|Haven't seen many front lawns|
this long along Veirs Mill
While new sidewalks, paths and bike lanes are being sold as needed safety features, the plan remains one actually driven by development interests more than safety interests. As urban planner Jessica McVary acknowledged at the outset of the meeting, this is the first master plan to be a roadway corridor plan. To be realistic, the main reason this plan exists now and the process is underway, is to benefit property owners such as Halpine View.
The fact is that the more paths and bike lanes there are, the larger scale the redevelopment of shopping centers and garden apartments along the corridor can be. That's because the latest way County officials have cooked the books for developers is to count all forms of transportation as capacity, instead of just vehicular capacity. So bike and transit facilities, even if they are lightly used, count fully the same as road capacity. This would allow developers projects of greater density than would be possible if roadways actually received the failing grade they otherwise would.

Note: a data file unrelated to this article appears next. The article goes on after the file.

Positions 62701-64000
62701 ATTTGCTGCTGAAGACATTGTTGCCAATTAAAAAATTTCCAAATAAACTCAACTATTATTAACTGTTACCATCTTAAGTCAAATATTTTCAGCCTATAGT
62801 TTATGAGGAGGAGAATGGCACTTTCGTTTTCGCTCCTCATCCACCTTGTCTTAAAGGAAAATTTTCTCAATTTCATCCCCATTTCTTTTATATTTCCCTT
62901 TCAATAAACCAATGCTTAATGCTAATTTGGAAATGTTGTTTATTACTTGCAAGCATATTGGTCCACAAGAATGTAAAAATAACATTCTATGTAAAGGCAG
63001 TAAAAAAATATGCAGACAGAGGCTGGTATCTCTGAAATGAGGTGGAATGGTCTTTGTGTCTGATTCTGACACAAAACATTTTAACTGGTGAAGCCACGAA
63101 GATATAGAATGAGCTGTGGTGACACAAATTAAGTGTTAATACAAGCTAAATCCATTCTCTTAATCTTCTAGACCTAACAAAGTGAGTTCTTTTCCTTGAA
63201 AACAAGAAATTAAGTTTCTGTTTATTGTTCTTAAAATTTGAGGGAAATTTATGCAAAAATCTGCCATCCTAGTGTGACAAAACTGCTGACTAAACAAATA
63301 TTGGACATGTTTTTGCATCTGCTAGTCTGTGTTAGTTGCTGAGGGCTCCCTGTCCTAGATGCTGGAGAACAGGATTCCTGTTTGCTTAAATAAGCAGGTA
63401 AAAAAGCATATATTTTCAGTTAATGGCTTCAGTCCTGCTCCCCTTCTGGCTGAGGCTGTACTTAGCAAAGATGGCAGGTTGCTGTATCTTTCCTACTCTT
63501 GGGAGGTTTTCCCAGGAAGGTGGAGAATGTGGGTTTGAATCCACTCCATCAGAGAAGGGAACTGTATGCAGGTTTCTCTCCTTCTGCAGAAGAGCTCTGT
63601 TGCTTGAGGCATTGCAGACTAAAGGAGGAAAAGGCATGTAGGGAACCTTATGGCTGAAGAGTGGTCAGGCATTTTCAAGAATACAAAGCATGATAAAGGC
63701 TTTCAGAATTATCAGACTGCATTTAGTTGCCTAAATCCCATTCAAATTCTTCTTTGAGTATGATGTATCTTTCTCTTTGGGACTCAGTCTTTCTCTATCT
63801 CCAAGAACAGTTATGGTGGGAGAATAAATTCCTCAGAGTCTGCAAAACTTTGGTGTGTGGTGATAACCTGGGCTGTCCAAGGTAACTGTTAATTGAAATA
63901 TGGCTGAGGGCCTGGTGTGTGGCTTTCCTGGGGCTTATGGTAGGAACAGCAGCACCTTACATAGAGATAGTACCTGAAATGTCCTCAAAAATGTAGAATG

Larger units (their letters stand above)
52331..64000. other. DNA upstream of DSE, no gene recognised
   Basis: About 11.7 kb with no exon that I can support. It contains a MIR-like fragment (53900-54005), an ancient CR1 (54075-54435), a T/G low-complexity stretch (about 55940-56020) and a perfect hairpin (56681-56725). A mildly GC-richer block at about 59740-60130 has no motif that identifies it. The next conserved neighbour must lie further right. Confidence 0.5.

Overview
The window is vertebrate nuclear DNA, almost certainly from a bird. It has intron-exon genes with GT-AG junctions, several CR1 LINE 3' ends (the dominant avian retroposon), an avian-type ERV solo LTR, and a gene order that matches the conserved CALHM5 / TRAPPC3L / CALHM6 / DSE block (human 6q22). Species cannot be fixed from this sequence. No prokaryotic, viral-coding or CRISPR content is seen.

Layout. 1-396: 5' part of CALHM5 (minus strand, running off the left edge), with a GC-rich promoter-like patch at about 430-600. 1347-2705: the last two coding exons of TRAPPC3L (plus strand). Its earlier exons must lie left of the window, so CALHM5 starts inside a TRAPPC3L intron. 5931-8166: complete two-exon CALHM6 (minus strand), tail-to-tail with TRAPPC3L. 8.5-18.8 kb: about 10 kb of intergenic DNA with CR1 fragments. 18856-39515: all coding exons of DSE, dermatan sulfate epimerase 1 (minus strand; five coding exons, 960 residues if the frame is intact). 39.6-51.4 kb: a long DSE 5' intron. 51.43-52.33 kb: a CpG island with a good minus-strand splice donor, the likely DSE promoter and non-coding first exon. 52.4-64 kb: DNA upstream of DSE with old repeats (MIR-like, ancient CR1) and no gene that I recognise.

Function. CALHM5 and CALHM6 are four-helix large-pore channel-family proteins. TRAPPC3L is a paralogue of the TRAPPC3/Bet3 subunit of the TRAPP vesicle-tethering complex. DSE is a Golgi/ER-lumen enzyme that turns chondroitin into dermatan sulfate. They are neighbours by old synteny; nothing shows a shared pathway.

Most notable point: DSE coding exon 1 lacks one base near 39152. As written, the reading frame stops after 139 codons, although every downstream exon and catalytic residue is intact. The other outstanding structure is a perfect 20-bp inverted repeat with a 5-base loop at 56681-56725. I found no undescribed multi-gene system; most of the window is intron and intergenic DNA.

Impacts on automobile commuters already enraged by traffic congestion appear to be low on planners' priorities. McVary said they will actually make "a decision whether more congestion could be handled" by drivers on Veirs Mill, suggesting that making traffic jams even worse would improve safety for cyclists and pedestrians. A County transportation official in attendance promised the plan would also contain recommendations for lower speed limits, and new speed and red light cameras, cash cows for the corrupt County Council.
The only hope drivers and those who could be impacted by property takings have are that a different County Council will have been elected by the time this plan would be implemented, and that the capital budget costs of installing these improvements will be especially high. Most of Veirs Mill is single-family homes, cutting out the possibility of developers picking up the tab as they would in a totally-redeveloping urban area. And the County Council, facing massive debt loads they've created (debt service would be the third-largest government department in the County if it was a department - yikes!), just moved to slightly reduce how much additional debt the County can take on in the future. That will be a major drain on many capital projects.
"We need a constituency" to get these sidewalks and lanes for bikes and buses, Master Planner Supervisor for Area 2 Nancy Sturgeon said, and residents will have to lobby their elected officials to get it done if they want them. "This is going to end up being a large public-sector project," she predicted.